Beijing signals a change in tack in dealing with its intractable western province, writes BRETT ELMER.
Eid al-Fitr—the festival where Muslims celebrate the end of Ramadan—was marked in Xinjiang this year by bloody clashes between Chinese police and Uyghurs. On 28 July, violence broke out in Shache (in Uyghur, Yarkand) county, Kashgar province, in southern Xinjiang. Uyghurs, apparently angry over the killing of a family of five by authorities, and by government-imposed restrictions during Ramadan, took to the streets in protest.
[ratina][/ratina]Chinese state media put the death toll at 96, while Rebiya Kadeer, president of the World Uyghur Congress, claimed the death toll was closer to 2000. Such a toll—whatever the numbers—had not been seen since 2009, when 200 were killed in riots in the provincial capital of Urumqi. The violence of 28 July was the latest in a series of incidents, including a car bombing in Beijing’s Tiananmen Square on 31 October, attributed to Xinjiang and its native Uyghur population. Other incidents have included a mass stabbing at Kunming train station that left 29 people dead, double suicide bombings at Urumqi train station that killed three and injured 79, and car bombings in a central Urumqi market that killed 31 people and injured 94.
Prominent local figures in Xinjiang have also been targeted. In separate incidents in July, the wife of a Chinese government official was assassinated and the official himself severely wounded, and the state-approved imam of Kashgar’s Id Kah Mosque was also assassinated. In addition, Chinese police have been guilty of using extreme force to break up Uyghur gatherings and protests. Officials shot dead at least two Uyghurs during a protest over the alleged harassment by officials of women wearing headscarves. In another incident, police shot and killed a Uyghur teenager who ran a red light on his motorcycle. Authorities later arrested and sentenced 17 Uyghurs to between six months and seven years in prison for protesting the killing.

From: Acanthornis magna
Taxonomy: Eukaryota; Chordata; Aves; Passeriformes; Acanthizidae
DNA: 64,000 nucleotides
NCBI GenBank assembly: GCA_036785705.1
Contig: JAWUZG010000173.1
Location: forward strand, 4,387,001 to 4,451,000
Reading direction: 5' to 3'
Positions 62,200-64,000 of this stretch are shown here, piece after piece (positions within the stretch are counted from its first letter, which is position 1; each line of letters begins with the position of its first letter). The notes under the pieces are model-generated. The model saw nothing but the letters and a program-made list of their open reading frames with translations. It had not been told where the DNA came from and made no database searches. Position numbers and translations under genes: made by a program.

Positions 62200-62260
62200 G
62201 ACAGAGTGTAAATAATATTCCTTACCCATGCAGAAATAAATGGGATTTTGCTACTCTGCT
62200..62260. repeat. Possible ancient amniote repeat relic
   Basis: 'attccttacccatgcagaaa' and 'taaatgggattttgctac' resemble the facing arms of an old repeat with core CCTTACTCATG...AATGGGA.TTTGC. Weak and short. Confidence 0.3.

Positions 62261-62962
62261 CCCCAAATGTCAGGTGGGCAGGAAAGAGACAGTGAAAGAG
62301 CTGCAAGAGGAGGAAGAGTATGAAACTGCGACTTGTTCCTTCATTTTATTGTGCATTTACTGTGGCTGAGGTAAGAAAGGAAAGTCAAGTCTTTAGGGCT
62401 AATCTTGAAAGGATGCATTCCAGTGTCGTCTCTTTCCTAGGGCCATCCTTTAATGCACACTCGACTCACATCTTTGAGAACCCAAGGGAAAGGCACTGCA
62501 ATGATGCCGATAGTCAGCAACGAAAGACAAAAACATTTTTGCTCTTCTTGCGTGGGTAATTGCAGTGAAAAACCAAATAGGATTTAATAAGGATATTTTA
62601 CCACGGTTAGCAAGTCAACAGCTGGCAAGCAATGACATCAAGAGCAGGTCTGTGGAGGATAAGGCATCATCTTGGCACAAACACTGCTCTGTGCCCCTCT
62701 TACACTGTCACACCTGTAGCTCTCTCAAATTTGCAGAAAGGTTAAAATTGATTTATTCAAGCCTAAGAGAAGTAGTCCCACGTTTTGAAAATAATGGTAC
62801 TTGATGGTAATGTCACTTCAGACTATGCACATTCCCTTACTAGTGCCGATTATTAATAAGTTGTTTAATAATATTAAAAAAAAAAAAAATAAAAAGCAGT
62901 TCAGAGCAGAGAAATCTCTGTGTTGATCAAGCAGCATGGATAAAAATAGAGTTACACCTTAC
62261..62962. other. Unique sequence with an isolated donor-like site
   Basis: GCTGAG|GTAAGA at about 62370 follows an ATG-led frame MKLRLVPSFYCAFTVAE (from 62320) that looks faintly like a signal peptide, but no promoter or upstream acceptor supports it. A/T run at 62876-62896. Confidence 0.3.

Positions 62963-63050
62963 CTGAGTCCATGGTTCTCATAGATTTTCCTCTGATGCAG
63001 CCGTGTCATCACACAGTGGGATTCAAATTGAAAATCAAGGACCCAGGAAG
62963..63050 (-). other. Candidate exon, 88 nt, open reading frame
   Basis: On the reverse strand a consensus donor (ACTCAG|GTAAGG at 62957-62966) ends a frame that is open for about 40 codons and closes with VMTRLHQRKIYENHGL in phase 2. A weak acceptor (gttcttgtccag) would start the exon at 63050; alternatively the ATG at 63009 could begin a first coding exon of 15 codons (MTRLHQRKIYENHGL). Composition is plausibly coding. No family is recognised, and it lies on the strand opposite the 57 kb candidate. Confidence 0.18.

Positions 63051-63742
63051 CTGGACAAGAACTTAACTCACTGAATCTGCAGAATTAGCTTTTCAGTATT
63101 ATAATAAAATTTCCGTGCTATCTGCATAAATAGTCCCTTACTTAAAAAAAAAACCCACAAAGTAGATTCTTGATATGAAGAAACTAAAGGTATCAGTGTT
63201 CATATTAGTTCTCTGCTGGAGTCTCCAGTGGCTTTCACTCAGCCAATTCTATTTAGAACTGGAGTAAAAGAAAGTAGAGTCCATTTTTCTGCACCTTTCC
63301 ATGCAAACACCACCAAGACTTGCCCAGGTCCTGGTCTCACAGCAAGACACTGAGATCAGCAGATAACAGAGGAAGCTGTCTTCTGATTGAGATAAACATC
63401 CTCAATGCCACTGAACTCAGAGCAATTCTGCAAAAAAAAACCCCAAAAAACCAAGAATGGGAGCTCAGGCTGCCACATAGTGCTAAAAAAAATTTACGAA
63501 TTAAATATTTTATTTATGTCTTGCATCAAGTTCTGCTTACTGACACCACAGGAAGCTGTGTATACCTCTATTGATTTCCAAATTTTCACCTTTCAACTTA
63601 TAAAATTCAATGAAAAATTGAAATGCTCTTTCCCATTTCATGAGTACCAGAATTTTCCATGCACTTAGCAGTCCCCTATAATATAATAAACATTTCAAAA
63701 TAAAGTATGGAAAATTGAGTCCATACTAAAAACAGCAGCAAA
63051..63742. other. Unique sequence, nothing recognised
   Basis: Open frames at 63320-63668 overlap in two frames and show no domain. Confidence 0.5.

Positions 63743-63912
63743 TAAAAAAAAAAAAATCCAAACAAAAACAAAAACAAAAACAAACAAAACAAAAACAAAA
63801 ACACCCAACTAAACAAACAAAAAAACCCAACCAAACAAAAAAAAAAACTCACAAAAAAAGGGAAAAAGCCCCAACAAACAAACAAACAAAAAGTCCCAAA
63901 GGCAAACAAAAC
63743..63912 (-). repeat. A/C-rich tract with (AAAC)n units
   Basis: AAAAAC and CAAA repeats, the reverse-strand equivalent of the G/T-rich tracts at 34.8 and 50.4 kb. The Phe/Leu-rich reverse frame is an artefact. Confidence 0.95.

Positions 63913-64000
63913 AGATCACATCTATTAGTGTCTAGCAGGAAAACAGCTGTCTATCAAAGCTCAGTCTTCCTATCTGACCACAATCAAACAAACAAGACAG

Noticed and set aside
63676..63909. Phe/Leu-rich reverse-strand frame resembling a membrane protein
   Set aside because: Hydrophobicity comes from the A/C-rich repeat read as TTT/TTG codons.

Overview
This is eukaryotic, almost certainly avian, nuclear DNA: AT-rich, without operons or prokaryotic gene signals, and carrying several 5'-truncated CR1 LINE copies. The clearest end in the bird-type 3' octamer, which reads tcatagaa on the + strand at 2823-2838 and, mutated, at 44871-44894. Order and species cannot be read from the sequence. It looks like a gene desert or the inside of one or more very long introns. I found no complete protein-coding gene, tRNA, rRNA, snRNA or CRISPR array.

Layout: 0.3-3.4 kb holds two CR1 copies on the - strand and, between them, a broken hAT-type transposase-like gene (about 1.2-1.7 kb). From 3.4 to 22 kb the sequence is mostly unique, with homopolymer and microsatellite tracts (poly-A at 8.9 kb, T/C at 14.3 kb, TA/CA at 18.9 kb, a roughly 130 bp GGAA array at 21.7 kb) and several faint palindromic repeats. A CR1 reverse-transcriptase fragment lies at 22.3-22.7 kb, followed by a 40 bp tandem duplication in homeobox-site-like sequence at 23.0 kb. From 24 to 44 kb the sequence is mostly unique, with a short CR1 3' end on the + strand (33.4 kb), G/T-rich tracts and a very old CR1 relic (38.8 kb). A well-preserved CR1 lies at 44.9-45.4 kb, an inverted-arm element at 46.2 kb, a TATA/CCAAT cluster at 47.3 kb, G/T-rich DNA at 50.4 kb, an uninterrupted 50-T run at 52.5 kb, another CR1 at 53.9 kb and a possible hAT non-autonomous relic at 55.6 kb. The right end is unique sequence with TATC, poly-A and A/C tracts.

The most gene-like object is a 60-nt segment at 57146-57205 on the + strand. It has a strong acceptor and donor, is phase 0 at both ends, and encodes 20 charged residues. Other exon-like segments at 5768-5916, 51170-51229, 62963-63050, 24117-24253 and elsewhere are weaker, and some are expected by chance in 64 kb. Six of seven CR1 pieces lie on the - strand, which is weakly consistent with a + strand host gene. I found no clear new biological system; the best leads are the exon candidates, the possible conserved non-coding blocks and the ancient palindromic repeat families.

‘Hostile external forces’
The rapid escalation of violence most likely points to two factors: the role of, what authorities term, ‘hostile external forces’ in Xinjiang, and the perception among Uyghurs that they have been marginalised by domestic policy orchestrated from Beijing. The Chinese Communist Party (CCP) has long ascribed all Xinjiang and Uyghur-related violence to hostile external forces, but many outside observers blame Beijing’s domestic policy. It is becoming increasingly clear, however, that the violence in Xinjiang is escalating to unprecedented levels.
The CCP’s central aim has always been the total economic, political and cultural integration of Xinjiang into China. Comprising 18 per cent of China’s land mass, the giant western border province has abundant reserves of oil and natural gas, and is becoming an increasingly important channel for business and political relations between China and Central Asia and Europe. Xinjiang’s vastness is also considered ideal for alleviating overcrowding in the eastern coastal provinces.
Xinjiang’s value to Beijing underpins the CCP’s unwillingness to acknowledge any adverse effects of its policy on the local population. Immediately after the bomb attack at the Urumqi South railway station in May, Chinese president Xi Jinping vociferously blamed hostile external forces and pledged that the government would deal terrorists a crushing blow and deploy a strike-first strategy.
Xi reiterated that the party’s strategy in Xinjiang was correct and ‘must be maintained in the long run’. Rebiya Kadeer and outspoken exiled Uyghur commentator Mehmet Tohti, however, blamed the continuation of the government’s hardline policies in the region for the upturn in violence.